In a survey of people on and around college campuses, women were generally unaffected by separation, according to the study led by Todd Shackelford, an assistant professor of psychology at Florida Atlantic University.
The researchers proposed in a paper presented at the annual meeting of the American Psychological Association that men are unwittingly responding to an urge from way back in human evolution.
Basically, the researchers suggest, the urge that drives a man to want sex after separation is the thought that another man might have gotten there first and beat out his sperm in the race to fertilize his partner's egg. After all, in the view of evolutionary biology, passing on genes to the next generation is what sex is all about.
Shackelford acknowledged the measured effect of time apart on men's attitudes about sex is small. Many other factors could effect how interested a man is in sex on a given day. The results of the study are preliminary and can suggest only that time apart affected men's attitudes, because they come from a one-time survey.
The researchers gave anonymous one-time questionnaires to 388 women and 304 men who said they were in committed sexual relationships. The participants, in their mid-20s on average, were recruited at universities and public areas in Texas, Florida and Germany.
Participants rated their current interest in their partner on a 10-point scale. Results suggest that for every 100 hours of time apart since the last time they had sex with their partner, men's interest in doing it again rose an average of about one point, and their rating of their partner's attractiveness rose about a half-point.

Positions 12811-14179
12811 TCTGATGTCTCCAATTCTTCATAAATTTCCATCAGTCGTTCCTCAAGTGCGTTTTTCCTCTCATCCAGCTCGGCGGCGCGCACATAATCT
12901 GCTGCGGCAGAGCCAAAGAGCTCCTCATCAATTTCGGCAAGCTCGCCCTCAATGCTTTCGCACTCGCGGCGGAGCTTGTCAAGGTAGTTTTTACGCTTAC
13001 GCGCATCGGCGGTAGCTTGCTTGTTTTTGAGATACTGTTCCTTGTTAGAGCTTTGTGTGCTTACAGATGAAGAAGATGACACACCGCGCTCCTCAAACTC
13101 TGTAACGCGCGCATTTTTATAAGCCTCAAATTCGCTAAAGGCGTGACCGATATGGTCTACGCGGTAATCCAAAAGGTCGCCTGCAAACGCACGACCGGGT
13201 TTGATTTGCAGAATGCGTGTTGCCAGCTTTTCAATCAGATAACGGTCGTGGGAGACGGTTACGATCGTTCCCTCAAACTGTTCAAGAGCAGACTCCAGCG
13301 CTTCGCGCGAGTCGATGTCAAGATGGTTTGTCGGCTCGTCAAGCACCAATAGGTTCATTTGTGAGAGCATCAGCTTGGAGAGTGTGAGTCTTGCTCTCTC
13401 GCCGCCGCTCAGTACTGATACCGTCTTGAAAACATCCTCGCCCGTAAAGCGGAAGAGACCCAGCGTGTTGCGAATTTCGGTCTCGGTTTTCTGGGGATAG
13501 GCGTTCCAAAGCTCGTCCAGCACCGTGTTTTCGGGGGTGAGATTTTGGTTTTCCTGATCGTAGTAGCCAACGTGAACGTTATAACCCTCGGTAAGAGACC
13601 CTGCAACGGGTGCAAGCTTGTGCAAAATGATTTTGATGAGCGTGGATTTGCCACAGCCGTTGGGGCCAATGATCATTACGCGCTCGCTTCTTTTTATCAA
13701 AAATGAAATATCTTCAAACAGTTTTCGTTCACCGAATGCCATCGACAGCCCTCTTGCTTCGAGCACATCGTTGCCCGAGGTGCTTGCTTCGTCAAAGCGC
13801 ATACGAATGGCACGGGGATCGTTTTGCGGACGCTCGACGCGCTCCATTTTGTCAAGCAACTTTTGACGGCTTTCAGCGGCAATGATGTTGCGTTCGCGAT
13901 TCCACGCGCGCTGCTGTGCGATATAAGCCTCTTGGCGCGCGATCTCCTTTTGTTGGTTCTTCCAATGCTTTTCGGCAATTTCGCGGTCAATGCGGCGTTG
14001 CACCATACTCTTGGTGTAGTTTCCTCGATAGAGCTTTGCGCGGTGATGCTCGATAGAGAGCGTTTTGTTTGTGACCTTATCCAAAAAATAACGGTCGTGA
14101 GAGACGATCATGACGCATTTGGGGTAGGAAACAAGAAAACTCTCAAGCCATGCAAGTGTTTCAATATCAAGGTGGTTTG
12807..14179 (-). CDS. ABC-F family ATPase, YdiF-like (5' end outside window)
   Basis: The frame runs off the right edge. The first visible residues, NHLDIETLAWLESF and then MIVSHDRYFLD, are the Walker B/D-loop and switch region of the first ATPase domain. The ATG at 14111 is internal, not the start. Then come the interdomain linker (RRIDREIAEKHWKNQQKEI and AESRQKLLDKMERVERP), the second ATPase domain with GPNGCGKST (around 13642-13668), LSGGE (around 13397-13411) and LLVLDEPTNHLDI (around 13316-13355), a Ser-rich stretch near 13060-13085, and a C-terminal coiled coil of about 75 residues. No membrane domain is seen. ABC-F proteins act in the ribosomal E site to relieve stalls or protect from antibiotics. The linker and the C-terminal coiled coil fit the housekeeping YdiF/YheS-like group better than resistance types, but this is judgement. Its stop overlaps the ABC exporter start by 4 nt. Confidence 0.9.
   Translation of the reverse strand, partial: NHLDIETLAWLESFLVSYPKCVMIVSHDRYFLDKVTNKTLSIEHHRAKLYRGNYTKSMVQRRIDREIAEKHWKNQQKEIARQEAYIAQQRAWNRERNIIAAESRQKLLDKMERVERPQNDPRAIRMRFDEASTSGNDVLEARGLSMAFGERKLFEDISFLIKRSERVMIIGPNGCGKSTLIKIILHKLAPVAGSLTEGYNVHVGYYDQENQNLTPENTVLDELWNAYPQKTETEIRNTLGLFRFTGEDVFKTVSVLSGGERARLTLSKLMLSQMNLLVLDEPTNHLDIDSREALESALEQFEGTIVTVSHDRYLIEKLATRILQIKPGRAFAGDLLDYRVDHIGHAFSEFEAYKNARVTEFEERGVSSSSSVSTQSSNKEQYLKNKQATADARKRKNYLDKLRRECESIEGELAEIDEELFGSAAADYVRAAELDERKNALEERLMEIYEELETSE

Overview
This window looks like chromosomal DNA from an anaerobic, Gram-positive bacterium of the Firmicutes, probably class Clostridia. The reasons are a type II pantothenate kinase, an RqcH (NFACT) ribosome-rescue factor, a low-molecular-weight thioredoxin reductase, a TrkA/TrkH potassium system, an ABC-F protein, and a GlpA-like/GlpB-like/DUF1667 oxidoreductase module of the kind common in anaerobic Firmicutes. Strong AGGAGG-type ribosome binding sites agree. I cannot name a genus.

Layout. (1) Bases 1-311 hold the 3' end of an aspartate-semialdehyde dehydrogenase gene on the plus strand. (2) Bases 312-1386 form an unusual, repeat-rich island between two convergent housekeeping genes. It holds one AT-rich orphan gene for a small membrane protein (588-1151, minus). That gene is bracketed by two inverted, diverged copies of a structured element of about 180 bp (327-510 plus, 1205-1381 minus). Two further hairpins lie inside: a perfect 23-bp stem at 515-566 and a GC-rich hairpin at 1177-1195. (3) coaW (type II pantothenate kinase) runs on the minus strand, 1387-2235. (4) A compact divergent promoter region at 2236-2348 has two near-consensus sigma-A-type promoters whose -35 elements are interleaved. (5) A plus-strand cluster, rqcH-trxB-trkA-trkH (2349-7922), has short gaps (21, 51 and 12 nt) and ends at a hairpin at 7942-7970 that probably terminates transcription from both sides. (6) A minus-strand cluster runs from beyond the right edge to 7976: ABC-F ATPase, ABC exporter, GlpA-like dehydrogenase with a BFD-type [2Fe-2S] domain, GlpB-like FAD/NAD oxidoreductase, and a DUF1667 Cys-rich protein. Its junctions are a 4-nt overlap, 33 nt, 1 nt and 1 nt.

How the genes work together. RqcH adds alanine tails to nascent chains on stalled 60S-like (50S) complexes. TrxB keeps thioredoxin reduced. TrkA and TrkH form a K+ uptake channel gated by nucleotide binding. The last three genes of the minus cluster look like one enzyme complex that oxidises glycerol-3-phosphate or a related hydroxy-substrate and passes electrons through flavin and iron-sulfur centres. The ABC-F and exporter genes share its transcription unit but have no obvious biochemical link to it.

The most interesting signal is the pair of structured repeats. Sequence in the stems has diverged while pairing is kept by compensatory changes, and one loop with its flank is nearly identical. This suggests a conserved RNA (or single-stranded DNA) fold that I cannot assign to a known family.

Similarly, the less time men had spent with their partners since last intercourse, the higher they rated the partner's sexual interest in themselves and her attractiveness to other men. It didn't matter how much total time had elapsed since the last copulation.
Women, in contrast, appeared unaffected by the amount of time spent apart.
Timothy Perper, an independent sex researcher in Philadelphia and author of Sex Signals: The Biology of Love, said he doubted that Shackelford had really detected a psychological signal of sperm competition.
Perper said the researchers didn't directly test whether the male-female differences were big enough to be considered real, rather than just a fluke. If there's no real difference, there's no evidence for sperm competition, he said.
By Malcolm Ritter